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Milwaukee Mayor Tom Barrett issues recommendation asking people to wear masks indoors, in large crowds

Posted at 2:17 PM, Jul 27, 2021

MILWAUKEE -- Milwaukee Mayor Tom Barrett has issued a recommendation asking people to once again wear masks indoors or in large gatherings of people, regardless of vaccination status.

The recommendation does not carry any legal weight and will not be enforced, Mayor Barrett said at a media briefing Tuesday.

"We are asking people to wear masks, regardless of vaccination status, when they go indoors," Mayor Barrett said.

“This is a tough request to make, because we felt like we were getting life back to normal," he added. “We certainly hope that Milwaukeeans will embrace masks once again."

Although the mayor said masking may be effective in reducing transmission of COVID-19, he reiterated the fact that vaccinations remain the priority for the city.

“The best way to fight the spread of COVID remains, hands down, more people getting vaccinated," Barrett said.

Barrett added that his request comes as Milwaukee County and the City of Milwaukee see a marked increase in transmission of COVID-19 in recent days.

"I'm tired of it, you're tired of it, but we're not out of the woods," Barrett said.

The news comes the same day the Centers for Disease Control and Prevention (CDC) announced that it’s now recommending people who are vaccinated against COVID-19 wear masks indoors in parts of the U.S. where the coronavirus is surging.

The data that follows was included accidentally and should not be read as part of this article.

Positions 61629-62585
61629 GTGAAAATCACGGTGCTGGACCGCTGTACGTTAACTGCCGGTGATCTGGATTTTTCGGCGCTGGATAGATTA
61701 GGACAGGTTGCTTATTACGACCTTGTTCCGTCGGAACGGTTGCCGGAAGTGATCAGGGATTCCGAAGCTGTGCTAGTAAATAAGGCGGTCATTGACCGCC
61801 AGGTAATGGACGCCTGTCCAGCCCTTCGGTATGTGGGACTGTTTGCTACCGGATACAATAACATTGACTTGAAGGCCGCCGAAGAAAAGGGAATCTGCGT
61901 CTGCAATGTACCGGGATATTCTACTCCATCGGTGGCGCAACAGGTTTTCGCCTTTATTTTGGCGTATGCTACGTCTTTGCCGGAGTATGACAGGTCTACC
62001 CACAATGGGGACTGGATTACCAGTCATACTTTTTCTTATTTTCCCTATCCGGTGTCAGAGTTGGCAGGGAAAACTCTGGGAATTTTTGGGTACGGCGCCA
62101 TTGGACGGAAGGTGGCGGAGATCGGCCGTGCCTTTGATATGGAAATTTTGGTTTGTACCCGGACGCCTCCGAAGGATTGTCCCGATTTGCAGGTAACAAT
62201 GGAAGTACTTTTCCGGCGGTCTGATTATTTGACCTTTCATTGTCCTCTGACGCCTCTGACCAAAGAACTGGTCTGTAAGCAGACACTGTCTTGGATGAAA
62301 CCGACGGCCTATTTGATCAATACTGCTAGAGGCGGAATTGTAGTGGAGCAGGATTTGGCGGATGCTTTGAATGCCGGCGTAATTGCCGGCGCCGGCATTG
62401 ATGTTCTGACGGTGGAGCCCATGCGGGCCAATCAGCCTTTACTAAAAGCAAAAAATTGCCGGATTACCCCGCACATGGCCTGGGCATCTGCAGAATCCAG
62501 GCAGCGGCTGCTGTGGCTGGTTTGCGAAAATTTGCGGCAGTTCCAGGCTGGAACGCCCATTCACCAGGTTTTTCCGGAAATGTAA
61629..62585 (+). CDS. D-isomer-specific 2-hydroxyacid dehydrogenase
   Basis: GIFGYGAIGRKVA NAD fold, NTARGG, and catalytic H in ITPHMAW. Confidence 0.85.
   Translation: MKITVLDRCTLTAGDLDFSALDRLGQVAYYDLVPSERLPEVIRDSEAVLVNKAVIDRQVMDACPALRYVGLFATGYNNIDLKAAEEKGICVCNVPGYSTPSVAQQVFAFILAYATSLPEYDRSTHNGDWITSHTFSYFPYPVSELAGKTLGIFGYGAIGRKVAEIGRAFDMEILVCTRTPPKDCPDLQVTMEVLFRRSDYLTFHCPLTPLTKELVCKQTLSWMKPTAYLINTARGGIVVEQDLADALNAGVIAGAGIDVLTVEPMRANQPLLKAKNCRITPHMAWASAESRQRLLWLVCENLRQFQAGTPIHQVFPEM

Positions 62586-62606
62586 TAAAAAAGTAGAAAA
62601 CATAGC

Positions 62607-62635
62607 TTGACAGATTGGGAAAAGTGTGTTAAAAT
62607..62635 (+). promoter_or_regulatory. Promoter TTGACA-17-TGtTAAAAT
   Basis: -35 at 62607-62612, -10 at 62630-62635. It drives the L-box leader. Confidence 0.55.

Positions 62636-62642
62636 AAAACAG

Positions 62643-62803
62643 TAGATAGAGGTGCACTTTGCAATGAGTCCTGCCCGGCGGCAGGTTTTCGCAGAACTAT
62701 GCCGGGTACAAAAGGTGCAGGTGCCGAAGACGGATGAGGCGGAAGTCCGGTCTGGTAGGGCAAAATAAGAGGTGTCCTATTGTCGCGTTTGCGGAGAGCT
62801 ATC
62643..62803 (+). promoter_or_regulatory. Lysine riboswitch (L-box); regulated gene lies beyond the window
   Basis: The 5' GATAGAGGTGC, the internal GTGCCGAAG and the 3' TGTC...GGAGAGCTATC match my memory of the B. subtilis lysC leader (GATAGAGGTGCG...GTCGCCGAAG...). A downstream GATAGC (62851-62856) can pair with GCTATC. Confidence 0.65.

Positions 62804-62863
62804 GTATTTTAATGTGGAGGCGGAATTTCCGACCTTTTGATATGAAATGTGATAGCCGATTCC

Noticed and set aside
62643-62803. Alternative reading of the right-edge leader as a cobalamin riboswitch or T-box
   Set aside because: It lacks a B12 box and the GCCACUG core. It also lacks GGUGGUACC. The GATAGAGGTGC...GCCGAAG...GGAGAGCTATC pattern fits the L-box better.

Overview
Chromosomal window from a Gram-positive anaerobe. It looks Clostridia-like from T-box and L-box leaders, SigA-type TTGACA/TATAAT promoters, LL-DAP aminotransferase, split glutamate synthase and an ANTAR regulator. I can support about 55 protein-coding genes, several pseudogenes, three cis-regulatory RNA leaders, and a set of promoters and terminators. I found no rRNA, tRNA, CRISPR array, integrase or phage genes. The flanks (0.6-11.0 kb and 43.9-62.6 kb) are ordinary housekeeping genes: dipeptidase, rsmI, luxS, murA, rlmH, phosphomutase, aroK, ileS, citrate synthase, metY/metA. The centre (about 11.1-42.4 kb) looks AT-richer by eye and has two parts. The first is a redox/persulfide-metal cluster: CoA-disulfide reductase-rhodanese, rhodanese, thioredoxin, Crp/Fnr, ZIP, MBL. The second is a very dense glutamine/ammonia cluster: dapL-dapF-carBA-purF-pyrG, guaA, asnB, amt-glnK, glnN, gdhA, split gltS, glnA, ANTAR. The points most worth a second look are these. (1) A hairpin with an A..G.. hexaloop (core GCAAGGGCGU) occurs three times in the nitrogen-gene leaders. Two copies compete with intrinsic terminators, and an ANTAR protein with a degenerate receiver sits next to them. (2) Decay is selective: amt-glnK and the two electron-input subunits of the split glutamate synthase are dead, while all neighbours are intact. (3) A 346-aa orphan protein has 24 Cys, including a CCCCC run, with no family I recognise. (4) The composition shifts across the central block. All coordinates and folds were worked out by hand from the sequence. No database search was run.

The CDC specifically noted people in school settings should wear face masks indoors despite vaccination status. The CDC's announcement came as the highly contagious delta variant spreads across the country.

"As a community, as a state, and as a country we must stay ahead of the curve. We cannot repeat last year," said Dr. Ben Weston with the Milwaukee County Office of Emergency Management and the Medical College of Wisconsin.

During a scheduled COVID-19 briefing Dr. Weston said the vaccine is effective at preventing hospitalization and death, but that does not mean you cannot get and spread the virus.

"If you get an infection, even if it's a mild infection, and even if you're not going to be hospitalized, you may very well spread that infection to other people in the community may contribute to the elevated case numbers that we're seeing," Dr. Weston said.

Dr. Weston explained the viral load in someone infected with the delta variant of coronavirus is about 1,200 times higher than the conventional variant, meaning it takes less virus to infect a person.

Milwaukee County Executive David Crowley said they will tighten mask restrictions for county employees despite their vaccine status.

Despite the pivot in mask guidance, people in Milwaukee seemed to welcome the change, though some said it was disheartening.

"I always wear my mask everywhere because like I said, you don't know who has taken the vaccine," said Atavia Goldstar.

"If it's keeping everyone protected from this virus, I think it's worth it," Anointed Williams said.

"If there's another variant out, I sure don't want to catch it. So I'll do what I can to protect myself and my friends," Cici Rube said.

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